Share of first-time buyers aged 30 or under more than halved between 2004 and 2020 to 27% – new BPFI mortgage report
- Dublin had highest FTB median mortgage repayment of €1,107 followed by Wicklow, Kildare, and Meath in H1 2021
- Self-builds play key role in market making up 37% of FTB mortgages for new properties and almost 47% of mover purchaser mortgages for new properties
Thursday 25th November 2021 – A new detailed mortgage report published today by Banking & Payments Federation Ireland (BPFI) shows that the average age of home mortgage borrowers continues to increase with the number of first-time buyers (FTBs) aged 30 or under more than halving in the last 16 years falling from 60% in 2004 to 27% in 2020.
The mortgage market profile report, which shows an overall recovery in the current mortgage market back to 2019 levels following Covid-19, looks at a range of factors including a regional breakdown of the market, the age profile of borrowers as well as a comparison of mortgage repayments by customer, property and region.
Highlighting the recovery which has been seen in the market this year following the turmoil cause by the pandemic, the report shows drawdowns for homeowners (FTBs and mover purchasers) rose by 23% year on year in H1 2021 to more than 14,000, similar to the level of drawdowns in H1 2019. FTBs accounted for 67.5% of drawdowns in H1 2021, while FTBs buying existing properties accounted for 47.4% of the total.
Younger borrowers a decreasing share of drawdowns
Examining the age profile of borrowers, the report shows how older borrowers are increasing their share of the mortgage market. Some 60% of FTBs were no more than 30 years old in 2004, according to the Department of Housing, Local Government & Heritage. Eight years later, that proportion had dropped to 42%, and fell further to 27% by 2020. Similarly, about one third of mover purchasers were no more than 35 years of age in 2012. By 2020, that proportion had more than halved to 17%. The report explains how a number of factors may be driving the ageing of home buyers with major life events that have prompted household formation, especially marriage and having children, occurring later in life*.
Regional differences in drawdown volumes and mortgage repayments
Looking at the regional breakdown of the mortgage market, Dublin leads the way with 31.3% of home purchase mortgages in the twelve months ending June 2021, while commuter counties Meath, Kildare and Wicklow each had at least 4% of the national market. Outside Dublin and the commuter belt, Cork is the largest single market with 11.7% of mortgages, followed by Galway and Limerick with 4.8% and 3.8% each. The share of mover purchase mortgages varies significantly by region.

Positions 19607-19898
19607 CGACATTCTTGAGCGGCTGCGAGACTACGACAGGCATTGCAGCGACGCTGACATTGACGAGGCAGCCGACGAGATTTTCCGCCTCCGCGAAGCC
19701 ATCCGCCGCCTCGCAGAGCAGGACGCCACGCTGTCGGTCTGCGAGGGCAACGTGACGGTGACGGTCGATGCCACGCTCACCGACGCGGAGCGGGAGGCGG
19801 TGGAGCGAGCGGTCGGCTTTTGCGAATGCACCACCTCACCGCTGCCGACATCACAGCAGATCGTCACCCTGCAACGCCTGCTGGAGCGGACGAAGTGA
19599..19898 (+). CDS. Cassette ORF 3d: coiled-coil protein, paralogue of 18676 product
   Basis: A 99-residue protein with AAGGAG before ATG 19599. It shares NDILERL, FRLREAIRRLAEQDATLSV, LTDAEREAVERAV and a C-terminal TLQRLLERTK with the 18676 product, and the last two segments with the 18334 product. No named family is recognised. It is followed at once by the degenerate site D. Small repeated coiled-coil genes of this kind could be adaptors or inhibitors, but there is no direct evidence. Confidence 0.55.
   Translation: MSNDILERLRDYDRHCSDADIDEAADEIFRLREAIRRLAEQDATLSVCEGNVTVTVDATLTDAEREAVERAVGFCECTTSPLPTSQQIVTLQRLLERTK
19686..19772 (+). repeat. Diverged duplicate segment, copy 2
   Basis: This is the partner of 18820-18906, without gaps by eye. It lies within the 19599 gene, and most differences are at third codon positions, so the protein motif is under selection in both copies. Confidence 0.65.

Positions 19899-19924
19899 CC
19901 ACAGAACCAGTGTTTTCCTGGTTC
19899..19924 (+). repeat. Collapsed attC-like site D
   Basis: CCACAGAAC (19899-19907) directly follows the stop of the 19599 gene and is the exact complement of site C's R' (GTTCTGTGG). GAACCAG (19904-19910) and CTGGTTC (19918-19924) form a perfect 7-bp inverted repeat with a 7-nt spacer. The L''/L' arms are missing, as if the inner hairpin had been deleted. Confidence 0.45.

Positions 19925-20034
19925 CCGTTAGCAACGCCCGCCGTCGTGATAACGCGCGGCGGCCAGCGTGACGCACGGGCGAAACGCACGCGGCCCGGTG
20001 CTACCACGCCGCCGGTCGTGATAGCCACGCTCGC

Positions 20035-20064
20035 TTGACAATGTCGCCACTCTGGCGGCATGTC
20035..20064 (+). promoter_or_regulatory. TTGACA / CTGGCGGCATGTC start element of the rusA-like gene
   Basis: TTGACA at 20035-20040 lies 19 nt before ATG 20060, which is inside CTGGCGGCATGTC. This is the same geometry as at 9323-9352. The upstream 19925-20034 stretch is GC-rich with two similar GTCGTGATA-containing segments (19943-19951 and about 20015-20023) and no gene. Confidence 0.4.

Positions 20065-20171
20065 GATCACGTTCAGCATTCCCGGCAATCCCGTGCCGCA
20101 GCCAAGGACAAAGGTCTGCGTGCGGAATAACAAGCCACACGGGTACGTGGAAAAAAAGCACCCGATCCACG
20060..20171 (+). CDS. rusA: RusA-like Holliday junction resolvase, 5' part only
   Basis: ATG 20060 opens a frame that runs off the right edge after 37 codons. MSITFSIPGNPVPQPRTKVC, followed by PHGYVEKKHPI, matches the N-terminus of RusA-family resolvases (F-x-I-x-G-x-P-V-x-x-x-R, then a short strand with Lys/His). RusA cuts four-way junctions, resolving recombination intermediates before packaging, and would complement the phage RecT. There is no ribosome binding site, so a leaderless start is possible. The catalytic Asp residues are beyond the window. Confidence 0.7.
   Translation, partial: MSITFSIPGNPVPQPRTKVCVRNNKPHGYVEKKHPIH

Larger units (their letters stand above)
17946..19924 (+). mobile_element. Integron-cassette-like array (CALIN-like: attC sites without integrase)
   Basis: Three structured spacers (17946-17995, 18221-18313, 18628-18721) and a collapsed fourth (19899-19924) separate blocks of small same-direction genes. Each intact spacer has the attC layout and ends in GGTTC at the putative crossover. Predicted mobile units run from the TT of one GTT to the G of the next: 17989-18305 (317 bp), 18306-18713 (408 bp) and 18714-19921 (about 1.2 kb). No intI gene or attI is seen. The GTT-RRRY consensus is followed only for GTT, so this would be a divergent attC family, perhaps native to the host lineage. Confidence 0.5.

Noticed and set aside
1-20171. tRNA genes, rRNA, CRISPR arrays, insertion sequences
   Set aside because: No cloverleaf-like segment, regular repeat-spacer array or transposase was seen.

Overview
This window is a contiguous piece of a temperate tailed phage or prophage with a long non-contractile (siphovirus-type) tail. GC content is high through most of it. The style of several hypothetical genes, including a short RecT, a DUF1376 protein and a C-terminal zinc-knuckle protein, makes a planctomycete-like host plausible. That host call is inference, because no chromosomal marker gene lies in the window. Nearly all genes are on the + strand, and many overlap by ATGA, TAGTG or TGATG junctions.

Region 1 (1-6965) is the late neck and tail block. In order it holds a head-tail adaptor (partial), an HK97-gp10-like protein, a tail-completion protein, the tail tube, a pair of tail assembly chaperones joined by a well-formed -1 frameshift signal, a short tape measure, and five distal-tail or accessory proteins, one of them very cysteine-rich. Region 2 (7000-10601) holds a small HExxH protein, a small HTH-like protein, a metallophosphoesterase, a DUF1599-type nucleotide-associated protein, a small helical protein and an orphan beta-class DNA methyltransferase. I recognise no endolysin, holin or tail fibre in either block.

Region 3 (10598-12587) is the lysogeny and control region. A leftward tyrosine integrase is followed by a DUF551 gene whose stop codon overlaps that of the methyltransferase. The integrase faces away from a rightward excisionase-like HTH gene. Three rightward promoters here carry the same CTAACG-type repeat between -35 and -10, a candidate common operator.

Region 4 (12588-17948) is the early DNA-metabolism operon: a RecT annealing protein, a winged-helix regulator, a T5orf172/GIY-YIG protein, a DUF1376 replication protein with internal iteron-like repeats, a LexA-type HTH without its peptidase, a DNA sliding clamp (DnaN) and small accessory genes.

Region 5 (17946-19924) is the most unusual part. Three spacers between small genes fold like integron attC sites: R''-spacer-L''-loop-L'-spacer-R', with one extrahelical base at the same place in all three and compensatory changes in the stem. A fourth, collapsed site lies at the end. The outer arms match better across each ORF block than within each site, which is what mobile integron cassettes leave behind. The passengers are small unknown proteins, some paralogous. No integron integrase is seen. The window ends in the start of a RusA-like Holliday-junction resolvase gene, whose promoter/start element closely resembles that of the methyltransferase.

Mortgage repayments by region
The report shows that in H1 2021 the median monthly mortgage repayment for FTBs was €841, more than €300 less than that for a mover purchaser. Dublin had the highest FTB median repayment of €1,107 followed by Wicklow (€1,054), Kildare (€976) and Meath (€942). The counties with the two biggest cities outside Dublin (Cork and Galway) had median repayments between €800 and €900. All other regions had median repayments of less than €730.
Assessing the key role which self-builds are playing in the housing and mortgage market, the report finds that self builds accounted for 37% of FTB mortgages for new properties and almost 47% of mover purchase mortgages for new properties. In most regions (the exceptions are Dublin, Cork, Kildare, Meath and Wicklow), mortgages for self-builds outnumbered mortgages for the purchase of new builds.
Commenting on the findings of the report, Brian Hayes, Chief Executive, BPFI said: “This detailed report provides important insights into the mortgage market in Ireland and, for the first time, gives us a very clear picture of the market across many dimensions, from age and type of house to geographic location.”
“The most welcome finding, first of all, is that we can see a strong and full recovery in the mortgage market in H1 2021 following the extreme difficulties that were experienced last year with drawdown figures back to 2019 levels. However, the impact of Covid-19 restrictions continues to be felt on home loans for new properties, with existing houses accounting for close to 50% of the First Time Buyer Market, who in themselves account for a large majority of the overall mortgage market.”
“Looking forward however it’s encouraging to see from the latest CSO and Department of Housing figures that there were more than 24,000 housing starts and almost 14,000 completions in the first nine months of this year. During that same period our own data shows that BPFI members have been supporting customers with almost 22,000 mortgages approved for FTBs and almost 10,000 for mover purchasers and will continue to support people around the country looking to buy or build their new home.”
*According to the Central Statistics Office the average age of mothers rose from 31.3 years in 2009 to 33.1 in 2019, while 19% of marriage partners were less than 30 years of age in 2020, compared with 35% in 2010 and 53% in 2000.
For further information contact: Jillian Heffernan, Head of Communications, 087 9016880 or firstname.lastname@example.org
About BPFI: Banking & Payments Federation Ireland (BPFI) represents the banking, payments and fintech sector in Ireland. Together with its affiliates, the Federation of International Banks in Ireland and the Fintech & Payments Association of Ireland, BPFI has over 100 member institutions and associates, including licensed domestic and foreign banks and institutions operating in the financial marketplace here. www.bpfi.ie